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Properly maintaining a rifle is an obvious step for any gun owner, but when the rifle is your personal or home defense weapon, it is absolutely necessary! Improperly maintained, or unmaintained, firearms become increasingly less reliable. Lack of reliability could have detrimental consequences if you get a malfunction when your rifle is absolutely needed to function properly.
Safely Unload Your Rifle
- Be sure you always handle your firearm safely. Always keep the muzzle pointed in a safe direction, treat the firearm as if it were loaded, and keep your finger off the trigger.
- Eject the magazine (if available).
- Empty the chamber.
- Pull the bolt back and visually and physically (stick your finger in there) check there aren't any cartridges in the magazine well or in the chamber.
- Be double-sure your firearm is unloaded. You do not want an unexpected boom while stripping your firearm.
- Keep your ammunition separate from your rifle while cleaning.
Field Strip the Rifle
- Dismantle the firearm. Read the manual to the firearm on how to do this. On bolt-action rifles, it is usually only a matter of releasing the bolt. On auto-loading rifles, the tear-down will be more complex.
- Identify the parts you are cleaning. The two primary areas that will require cleaning are the barrel and the receiver and action.
- The barrel is the key factor attributing to the accuracy of the rifle. Be cautious with the muzzle-end of the barrel and the beginning of the rifling (inside the barrel), as these are the two most important things to affect accuracy and can easily affect it adversely, if damaged.
- Receiver and action is the bolt, chamber, and trigger assembly. The bolt holds the ammunition in the chamber and the trigger assembly initiates the process which makes the firearm go boom. This area primarily affects reliability and ease of operation, but can also reduce accuracy if poorly maintained. For most rifles, the stock and receiver are one unit, and cannot be dismantled without tools.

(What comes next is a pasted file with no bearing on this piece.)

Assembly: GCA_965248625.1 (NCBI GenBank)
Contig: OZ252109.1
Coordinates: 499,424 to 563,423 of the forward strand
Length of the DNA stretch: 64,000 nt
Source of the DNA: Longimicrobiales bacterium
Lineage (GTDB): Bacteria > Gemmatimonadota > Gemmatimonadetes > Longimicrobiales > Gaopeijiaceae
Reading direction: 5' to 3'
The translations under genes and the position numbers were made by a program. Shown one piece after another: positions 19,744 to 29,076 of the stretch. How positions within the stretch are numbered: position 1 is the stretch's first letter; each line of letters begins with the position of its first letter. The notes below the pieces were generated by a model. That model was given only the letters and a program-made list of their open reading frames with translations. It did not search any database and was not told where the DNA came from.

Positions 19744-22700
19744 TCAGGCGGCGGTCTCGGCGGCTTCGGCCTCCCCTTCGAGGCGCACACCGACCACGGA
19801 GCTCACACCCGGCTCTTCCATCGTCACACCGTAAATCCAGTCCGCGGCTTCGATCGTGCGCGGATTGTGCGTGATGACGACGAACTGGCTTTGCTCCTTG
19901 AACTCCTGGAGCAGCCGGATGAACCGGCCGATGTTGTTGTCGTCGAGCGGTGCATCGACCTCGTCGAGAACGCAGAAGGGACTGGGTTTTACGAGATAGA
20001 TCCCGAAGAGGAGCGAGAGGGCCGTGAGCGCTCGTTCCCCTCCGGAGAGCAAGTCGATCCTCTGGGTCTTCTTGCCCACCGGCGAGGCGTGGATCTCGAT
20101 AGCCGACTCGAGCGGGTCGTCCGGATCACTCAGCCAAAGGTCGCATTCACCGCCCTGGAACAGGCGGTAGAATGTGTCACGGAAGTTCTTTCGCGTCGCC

Clean the Bolt and Chamber
- Wipe down all components using some paper towel (or cloth, but this is less important to be lint-free).
- Remove as much of the thick, caked-on carbon buildup created by the friction of use. Also wipe off any old oil and all unburnt powder buildup.
- Be sure to wipe the inside of the magazine well (if available), the ejector, and the area around the chamber. You will find certain areas turn the paper towel black (clean these areas more).
- On this step, precision is not required; wipe it quickly.
- Spray solvent (preferably designed to be safe to continually contact your skin, like M-Pro 7) on all possibly dirty components.
- Many rifle manufacturers design components (even polymer and the stock) to be safely used with any solvent, but be sure there aren't types of solvents the manufacturer warns against.
- A liberal amount of solvent is better than not enough.
- Let the solvent sit for a couple minutes. Make sure any area with dirt, carbon buildup, or unburnt powder has a healthy amount of solvent on it, soaking in.
- Scrub the whole gun with a brush (no metal bristles — like a toothbrush). This works in the solvent and loosens up the buildup on the gun. Try to get into all the nooks and crannies.
- On a bolt-action rifle, be sure to scrub all nooks and crannies of the bolt (when it is removed from the receiver).
- On a gas-operated rifle, special care may be required while cleaning the gas rod area, gas tubes, or gas inlet.
- Wipe the gun clean with lint-free cloth (you can buy pre-cut cloth, but a clean old shirt or socks also work). Get everywhere you put the solvent (should be pretty much everywhere) and wipe it until it wipes clean.
- Wipe down the whole gun (inside and out) with a solvent-soaked lint-free cloth again, and look again for any areas turning the cloth dark, and clean it.
- Use the pick to get off any thick chunks of carbon or powder buildup, or buildup in tight parts of the gun.
- The most common area with carbon deposits is in the chamber. Buildup occurs in the corners of the pieces of metal.
Clean the Barrel